Violist TOBY APPEL has appeared in recital and concerto performances throughout North and South America, Europe, and the Far East.  He has been a member of the TASHI ensemble and the Lenox and Audubon Quartets.  Mr. Appel has been a guest artist with the Vermeer, Manhattan, and Alexander Quartets and a frequent guest with the Lincoln Center Chamber Music Society and with jazz artists Chick Corea and Gary Burton.  Festival performances include those with Mostly Mozart, Angel Fire, and Marlboro, as well as festivals in England, France, Korea, Germany, Italy, Finland, and Greece. Mr. Appel has narrated performances of A Young Person’s Guide to the Orchestra by Benjamin Britten and L'Histoire du Soldat, by Igor Stravinsky, and is a frequent commentator for National Public Radio’s Performance Today. He has toured for the U.S. State Department and performed at the United Nations and at the White House.  He is currently on the viola and chamber music faculties at the Juilliard School in New York City. Mr. Appel’s chamber music and recital recordings can be heard on the Columbia, Delos, Desto, Koch International, Opus 1, and Musical Heritage Society labels. (website)

Violist CAROL COOK has appeared as a soloist and chamber musician in concert halls worldwide. Ms. Cook joined the Lyric Opera of Chicago Orchestra in 2003 and was appointed principal violist in 2013. She has performed as soloist with the Chicago Philharmonic, Edinburgh Symphony, Guildhall Symphony, Cambridge Sinfonia, and Edinburgh Players and performed the Brahms Double Concerto alongside her brother Calum Cook with the Edinburgh Symphony. She has also appeared with the Chicago Symphony Orchestra, the New York Philharmonic, and London Symphony Orchestra and is a member of the Rembrandt Chamber Players in Chicago, with whom she performs a wide variety of works ranging from baroque to contemporary commissions. She has appeared as a chamber musician at summer festivals in Banff, Verbier, Montreal, La Jolla, and San Antonio. At the Caramoor International Festival in New York, Ms. Cook was featured on the Rising Star series for two years running and performed as a member of the Caramoor Virtuosi. Ms. Cook is a former member of the Appalachia Waltz Trio with the Grammy Award-winning violinist Mark O’Connor. A native of Inverness, Scotland, Ms. Cook holds degrees from the Juilliard School, Oberlin Conservatory, and Guildhall School. (website)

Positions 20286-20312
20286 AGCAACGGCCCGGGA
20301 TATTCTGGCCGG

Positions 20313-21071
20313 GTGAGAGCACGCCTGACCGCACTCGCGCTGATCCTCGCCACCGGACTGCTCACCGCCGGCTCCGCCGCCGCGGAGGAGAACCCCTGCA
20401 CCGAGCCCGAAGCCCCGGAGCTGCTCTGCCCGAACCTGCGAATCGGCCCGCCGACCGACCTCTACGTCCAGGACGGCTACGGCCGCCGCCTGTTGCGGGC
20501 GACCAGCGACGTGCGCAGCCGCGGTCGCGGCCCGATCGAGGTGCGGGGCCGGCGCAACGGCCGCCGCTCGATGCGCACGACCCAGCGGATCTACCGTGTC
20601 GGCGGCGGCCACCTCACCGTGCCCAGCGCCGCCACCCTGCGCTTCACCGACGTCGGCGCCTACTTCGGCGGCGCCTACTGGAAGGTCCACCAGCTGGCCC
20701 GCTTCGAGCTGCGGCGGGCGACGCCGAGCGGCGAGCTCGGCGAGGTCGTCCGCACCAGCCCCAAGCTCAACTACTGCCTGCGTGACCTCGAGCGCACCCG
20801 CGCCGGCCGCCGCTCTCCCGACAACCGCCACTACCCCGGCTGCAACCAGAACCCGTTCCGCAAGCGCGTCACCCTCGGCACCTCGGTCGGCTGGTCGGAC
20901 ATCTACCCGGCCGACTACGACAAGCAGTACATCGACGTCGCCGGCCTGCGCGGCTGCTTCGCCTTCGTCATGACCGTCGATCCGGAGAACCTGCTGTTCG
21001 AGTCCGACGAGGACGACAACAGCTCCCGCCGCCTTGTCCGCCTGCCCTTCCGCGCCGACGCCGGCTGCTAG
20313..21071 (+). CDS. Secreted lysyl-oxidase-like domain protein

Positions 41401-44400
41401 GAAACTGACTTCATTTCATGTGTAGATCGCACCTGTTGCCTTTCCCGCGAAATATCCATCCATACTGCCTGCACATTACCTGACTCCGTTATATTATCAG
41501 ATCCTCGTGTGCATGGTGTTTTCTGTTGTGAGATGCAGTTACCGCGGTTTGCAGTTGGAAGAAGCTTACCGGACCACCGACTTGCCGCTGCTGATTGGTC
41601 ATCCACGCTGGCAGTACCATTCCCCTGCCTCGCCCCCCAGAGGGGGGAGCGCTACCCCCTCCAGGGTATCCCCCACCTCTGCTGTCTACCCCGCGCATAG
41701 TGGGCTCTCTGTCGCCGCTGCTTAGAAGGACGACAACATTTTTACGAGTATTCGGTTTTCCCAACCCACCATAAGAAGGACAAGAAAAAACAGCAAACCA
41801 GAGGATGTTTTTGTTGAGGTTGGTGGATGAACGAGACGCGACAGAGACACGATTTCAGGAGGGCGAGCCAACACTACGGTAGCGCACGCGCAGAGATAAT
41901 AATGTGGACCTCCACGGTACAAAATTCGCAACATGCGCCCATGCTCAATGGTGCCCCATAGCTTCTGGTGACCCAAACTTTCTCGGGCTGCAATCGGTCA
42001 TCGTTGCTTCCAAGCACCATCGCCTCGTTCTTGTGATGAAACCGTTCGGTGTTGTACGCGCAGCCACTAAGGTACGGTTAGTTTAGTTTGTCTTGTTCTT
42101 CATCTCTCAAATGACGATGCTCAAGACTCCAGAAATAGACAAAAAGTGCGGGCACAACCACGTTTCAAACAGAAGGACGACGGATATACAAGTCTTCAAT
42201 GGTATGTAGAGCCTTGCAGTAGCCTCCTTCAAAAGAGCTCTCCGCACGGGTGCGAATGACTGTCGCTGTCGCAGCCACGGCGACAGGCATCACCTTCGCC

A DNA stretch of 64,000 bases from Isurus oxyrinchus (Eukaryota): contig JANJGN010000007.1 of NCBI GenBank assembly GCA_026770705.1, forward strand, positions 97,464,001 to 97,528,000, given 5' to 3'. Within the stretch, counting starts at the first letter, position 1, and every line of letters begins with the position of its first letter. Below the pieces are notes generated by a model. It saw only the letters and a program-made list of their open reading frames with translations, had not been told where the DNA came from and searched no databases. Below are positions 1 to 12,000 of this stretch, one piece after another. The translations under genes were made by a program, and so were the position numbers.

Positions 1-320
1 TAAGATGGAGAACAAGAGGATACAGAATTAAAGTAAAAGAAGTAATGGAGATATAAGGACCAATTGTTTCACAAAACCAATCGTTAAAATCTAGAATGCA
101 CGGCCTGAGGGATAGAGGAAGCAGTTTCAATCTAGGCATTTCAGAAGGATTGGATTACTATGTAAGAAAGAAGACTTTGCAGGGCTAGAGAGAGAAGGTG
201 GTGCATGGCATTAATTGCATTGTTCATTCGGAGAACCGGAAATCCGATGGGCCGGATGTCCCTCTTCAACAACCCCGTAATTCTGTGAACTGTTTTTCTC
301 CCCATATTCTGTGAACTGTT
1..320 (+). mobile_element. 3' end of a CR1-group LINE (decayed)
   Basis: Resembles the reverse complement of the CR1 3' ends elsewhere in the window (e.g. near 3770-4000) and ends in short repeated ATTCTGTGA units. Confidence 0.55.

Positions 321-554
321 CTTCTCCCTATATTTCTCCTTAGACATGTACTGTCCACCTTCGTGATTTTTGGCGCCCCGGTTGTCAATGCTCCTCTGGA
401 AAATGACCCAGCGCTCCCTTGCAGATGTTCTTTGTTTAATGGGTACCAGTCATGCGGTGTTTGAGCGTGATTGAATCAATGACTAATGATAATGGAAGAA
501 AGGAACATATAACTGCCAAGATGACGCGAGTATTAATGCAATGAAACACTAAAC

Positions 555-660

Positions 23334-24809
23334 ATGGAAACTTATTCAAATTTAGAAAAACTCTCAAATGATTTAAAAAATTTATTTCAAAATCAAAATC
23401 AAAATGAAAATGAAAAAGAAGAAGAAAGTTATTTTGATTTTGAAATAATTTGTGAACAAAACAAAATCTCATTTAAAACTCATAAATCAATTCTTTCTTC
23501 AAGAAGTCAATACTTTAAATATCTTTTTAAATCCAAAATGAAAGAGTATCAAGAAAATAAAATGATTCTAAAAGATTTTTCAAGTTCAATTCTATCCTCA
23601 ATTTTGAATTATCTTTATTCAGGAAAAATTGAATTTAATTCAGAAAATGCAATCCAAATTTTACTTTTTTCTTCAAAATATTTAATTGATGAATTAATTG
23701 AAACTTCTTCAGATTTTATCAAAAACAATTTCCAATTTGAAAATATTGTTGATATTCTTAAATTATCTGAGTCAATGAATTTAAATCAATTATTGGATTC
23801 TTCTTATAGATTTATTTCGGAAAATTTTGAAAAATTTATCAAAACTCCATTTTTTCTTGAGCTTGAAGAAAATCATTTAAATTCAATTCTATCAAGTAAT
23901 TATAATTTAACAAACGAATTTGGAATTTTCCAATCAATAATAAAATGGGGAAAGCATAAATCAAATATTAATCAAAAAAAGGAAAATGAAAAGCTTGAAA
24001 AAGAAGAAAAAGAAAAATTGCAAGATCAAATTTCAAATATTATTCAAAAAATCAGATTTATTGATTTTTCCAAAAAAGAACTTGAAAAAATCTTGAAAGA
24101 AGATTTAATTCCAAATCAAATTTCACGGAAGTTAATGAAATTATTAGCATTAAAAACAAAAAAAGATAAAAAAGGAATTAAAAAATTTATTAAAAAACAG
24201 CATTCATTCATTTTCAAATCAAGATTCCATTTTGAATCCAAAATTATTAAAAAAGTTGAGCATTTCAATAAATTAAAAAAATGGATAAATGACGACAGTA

Cellist JEAN-MICHEL FONTENEAU is a founding member of the San Francisco Piano Trio and Quatuor Ravel String Quartet, which was awarded two prizes at the Evian String Quartet Competition and won the first French Grammy Award, Les Victoires de la Musique Classique. The quartet has toured extensively around the world and created the first-ever string quartet residency program in France. Mr. Fonteneau performs frequently with such artists as Leon Fleisher, Menahem Pressler, Gilbert Kalish, Claude Frank, Peter Frankl, Kim Kashkashian, and members of the Amadeus, Juilliard, Pro Arte, Escher, Tokyo, and Fine Arts Quartets. He served on the faculty of the Conservatoire National Supérieur de Musique in Lyon, France, until 1999, when he moved to the U.S. to join the faculty of the San Francisco Conservatory of Music. He appears regularly at summer festivals, including the Yellow Barn Music Festival, Domaine Forget, Morges Summer Academy in Switzerland, and Oberlin at Casalmaggiore. Mr. Fonteneau's recordings can be found on the Musidisc-France and Albany Records labels. (Website)